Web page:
I filled out an "Offer in Compromise" form and sent it to the IRS. What's the likely response to expect from the IRS?

All monies left in my accounts were surrendered at the time I filled out the OFFER IN COMPROMISE form. I only had a few hundreds to surrender but would that save me from paying the few thousands the IRS is asking for? I told the IRS my expenses were being covered by a friend whose money I've been borrowing. All true. I have no other sources of income (unemployed), my unemployment benefits have expired, and no other monies the IRS can come after. All money I had I gave it to the IRS at the time a submitted the Offer in Compromise form, along with all the documentation the IRS asks for. What should I expect happening?

Waltham, MA -

Attorney Answers (3)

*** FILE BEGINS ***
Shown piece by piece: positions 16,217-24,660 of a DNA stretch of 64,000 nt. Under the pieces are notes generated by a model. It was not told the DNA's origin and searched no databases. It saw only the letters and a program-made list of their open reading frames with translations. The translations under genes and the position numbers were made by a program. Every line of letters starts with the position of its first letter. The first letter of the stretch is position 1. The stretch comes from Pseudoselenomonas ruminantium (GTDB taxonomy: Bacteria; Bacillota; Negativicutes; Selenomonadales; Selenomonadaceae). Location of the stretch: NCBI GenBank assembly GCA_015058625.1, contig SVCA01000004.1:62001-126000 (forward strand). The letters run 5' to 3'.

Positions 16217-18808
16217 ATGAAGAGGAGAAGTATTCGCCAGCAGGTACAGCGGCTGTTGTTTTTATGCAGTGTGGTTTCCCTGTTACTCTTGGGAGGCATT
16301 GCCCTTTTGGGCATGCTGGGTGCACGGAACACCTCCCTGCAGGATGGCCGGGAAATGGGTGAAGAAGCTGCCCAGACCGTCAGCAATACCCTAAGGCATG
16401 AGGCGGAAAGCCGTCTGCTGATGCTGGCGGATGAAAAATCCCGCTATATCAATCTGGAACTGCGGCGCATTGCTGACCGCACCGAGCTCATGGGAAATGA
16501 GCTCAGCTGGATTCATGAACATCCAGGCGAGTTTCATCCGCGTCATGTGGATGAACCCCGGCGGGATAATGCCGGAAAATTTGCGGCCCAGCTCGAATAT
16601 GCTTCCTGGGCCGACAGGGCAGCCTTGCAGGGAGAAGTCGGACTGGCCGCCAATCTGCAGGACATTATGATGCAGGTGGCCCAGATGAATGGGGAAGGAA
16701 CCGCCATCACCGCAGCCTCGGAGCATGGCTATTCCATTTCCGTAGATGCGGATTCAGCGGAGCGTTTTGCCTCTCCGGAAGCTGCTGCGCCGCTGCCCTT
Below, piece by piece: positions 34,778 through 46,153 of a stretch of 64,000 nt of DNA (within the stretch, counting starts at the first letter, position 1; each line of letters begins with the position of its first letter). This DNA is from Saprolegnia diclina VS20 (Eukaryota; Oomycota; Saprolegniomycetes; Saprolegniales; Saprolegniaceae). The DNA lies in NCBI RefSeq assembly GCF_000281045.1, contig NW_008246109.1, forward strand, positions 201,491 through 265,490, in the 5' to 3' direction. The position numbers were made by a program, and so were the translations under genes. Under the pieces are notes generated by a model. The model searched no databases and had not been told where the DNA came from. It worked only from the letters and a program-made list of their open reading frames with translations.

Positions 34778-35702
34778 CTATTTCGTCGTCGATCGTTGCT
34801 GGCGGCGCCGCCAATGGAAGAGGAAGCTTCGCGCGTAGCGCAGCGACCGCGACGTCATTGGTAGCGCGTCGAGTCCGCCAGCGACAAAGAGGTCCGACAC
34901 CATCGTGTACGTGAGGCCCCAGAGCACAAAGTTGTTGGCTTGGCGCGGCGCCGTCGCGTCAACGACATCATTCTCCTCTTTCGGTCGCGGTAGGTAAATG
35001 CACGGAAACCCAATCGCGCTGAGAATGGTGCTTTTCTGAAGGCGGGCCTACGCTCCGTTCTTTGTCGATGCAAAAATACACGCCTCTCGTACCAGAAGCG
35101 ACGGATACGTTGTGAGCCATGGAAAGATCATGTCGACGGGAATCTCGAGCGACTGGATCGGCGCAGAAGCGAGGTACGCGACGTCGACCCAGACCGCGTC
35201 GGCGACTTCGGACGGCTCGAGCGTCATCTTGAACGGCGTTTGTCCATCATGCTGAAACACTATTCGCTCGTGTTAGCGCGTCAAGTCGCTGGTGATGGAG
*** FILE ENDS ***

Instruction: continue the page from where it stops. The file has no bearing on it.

Eric P Rothenberg

Eric P Rothenberg

Tax Lawyer - Needham, MA
Answered

Offers in Compromise are very complex and require the preparer to have extensive knowledge of how they work....I highly recommend your getting legal counsel for yourself as proper presentaion is critical. They take from 6 months to a year as well to complete.

Eric P. Rothenberg, P.C.
ORSI ARONE ROTHENBERG
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Michael L Raff

Michael L Raff

Lawyer - Lake Zurich, IL
Answered

You will likely hear from the IRS in about 4 to 6 months once an examiner has been assigned to your file. They will advise you of an acceptance, rejection or adjusted Offer amount that they would be willing to accept from you.

Alex R. Hess

Alex R. Hess

White Collar Crime Lawyer - Boston, MA
Answered

Its really unclear, but I can tell you from my experience, going forward without an attorney or experienced tax lawyer can really hurt you in a situation like this. Without an attorney, you have little bargaining or negotiating power. Further, an attorney can negotiate on your behalf, with full knowledge of the tax laws and code, in an effort to protect you against wage garnishment, and potential tax lien.

Feel free to contact our office at (617) 742-4491 for help with this matter.

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